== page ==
Fifty years ago, on March 7, 1965, 600 marchers protesting for voting equality left the Brown Chapel A.M.E. Church in Selma headed for the state capitol in Montgomery. Before they had even left town, the peaceful marchers were met at the Edmund Pettus Bridge with police beatings and tear gas.
That violence, which was televised across the nation and dubbed “Bloody Sunday,” only served to strengthen the movement’s non-violent call for civil rights, however. Two weeks later, on March 21, about 3,200 marchers led by Dr. Martin Luther King, Jr. set out again from the chapel, across the bridge and down U.S. 80. By the time they reached the capitol, they were 25,000 strong and King gave a speech to the crowd and nation, averring: “They told us we wouldn’t get here. And there were those who said that we would get here only over their dead bodies, but all the world today knows that we are here and we are standing before the forces of power in the state of Alabama saying, ‘We ain’t goin’ let nobody turn us around.’ ” In August, President Johnson signed the Voting Rights Act into law.
Today many of the nation’s leaders—including President Obama and his family—activists, and celebrities are in Selma attending various activities taking place in memory of the historic event.
It might seem odd to consider a walk down a highway in Alabama among the world’s greatest hikes—but few marches have had such a profound influence on a nation and the power of the powerless to effect meaningful and lasting change in the world. That victory did not come easy.
Hiking along a highway is not necessarily pleasant, but considering the weight of history here, it is quite powerful. And there’s more than asphalt—stop in the Southern towns of Casey and Lowndesboro for local cooking or simply enjoy the farmland that usually is a blur through the car window. Markers along the trail indicate the 1965 campsites, including the city of St. Jude historic district where musicians including Harry Belafonte, Tony Bennett, and Peter, Paul and Mary performed for the marchers. Another memorial honors Viola Liuzzo, a mother and voting rights advocate from Michigan, who came to Alabama to help after being horrified by the events of Bloody Sunday. Members of the Klu Klux Klan shot her while she was driving marchers back along the trail the night of March 25, 1965.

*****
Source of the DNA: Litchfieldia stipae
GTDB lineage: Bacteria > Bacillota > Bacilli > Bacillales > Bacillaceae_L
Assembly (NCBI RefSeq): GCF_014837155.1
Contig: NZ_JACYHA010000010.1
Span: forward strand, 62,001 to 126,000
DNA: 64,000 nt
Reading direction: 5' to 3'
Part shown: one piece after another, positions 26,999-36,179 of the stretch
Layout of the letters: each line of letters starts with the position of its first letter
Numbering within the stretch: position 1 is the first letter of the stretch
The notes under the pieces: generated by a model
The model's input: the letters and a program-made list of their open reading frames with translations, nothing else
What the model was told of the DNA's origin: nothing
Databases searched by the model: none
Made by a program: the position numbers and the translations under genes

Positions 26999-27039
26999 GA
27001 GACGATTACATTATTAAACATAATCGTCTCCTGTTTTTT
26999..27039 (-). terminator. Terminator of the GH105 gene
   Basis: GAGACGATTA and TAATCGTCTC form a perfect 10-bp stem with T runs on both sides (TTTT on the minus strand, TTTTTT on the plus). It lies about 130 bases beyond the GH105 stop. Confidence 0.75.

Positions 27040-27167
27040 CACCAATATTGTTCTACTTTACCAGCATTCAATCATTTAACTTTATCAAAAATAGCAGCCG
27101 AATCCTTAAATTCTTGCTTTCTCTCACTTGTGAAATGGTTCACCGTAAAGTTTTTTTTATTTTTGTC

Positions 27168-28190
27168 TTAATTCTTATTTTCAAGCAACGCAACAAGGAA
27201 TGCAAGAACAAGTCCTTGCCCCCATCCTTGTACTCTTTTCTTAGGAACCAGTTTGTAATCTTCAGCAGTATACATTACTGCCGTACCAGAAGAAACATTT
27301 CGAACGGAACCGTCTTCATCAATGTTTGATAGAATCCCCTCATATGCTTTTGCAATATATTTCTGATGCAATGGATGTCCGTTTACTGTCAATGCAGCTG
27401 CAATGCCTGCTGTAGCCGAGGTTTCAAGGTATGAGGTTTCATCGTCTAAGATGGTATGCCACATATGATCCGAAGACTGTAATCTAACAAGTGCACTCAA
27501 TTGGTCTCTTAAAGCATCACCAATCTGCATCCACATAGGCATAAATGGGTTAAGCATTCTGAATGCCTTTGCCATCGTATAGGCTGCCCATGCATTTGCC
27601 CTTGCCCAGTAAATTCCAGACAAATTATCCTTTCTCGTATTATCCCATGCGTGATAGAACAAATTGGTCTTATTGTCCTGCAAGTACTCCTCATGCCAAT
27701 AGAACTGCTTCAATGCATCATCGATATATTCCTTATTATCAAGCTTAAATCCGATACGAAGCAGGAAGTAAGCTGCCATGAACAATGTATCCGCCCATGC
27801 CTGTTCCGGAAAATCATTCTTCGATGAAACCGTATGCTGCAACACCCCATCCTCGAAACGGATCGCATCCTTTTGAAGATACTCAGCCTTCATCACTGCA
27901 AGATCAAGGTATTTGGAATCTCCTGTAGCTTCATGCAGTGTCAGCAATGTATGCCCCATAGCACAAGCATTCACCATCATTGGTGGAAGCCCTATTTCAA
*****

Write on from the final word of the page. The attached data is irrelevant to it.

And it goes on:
Best For: Anyone interested in American history and civil rights who probably prefers to drive and walk only short distances.
Round Trip: Following the March 1965 civil rights march along U.S. Highway 80, the route travels 54 miles from the Brown Chapel A.M.E. Church in Selma, Alabama, to the state capitol in Montgomery. The original march took place over five days and is now the Selma to Montgomery National Scenic Trail.
When to Go: The original march took place in March so reenacting the walk at that time heightens the sense of the historical moment. Plus, it’s a pleasant time of year in the South.
Short Cut: Most visitors drive this trail, getting out out various interpretive sites along the way. One meaningful short walk could be the six blocks from the Brown Chapel to the Pettus Bridge.
Insider Tip: Many groups will symbolically re-walk the march. This may be the safest way to do it as well as a way to feel what it was like to walk it with a big group.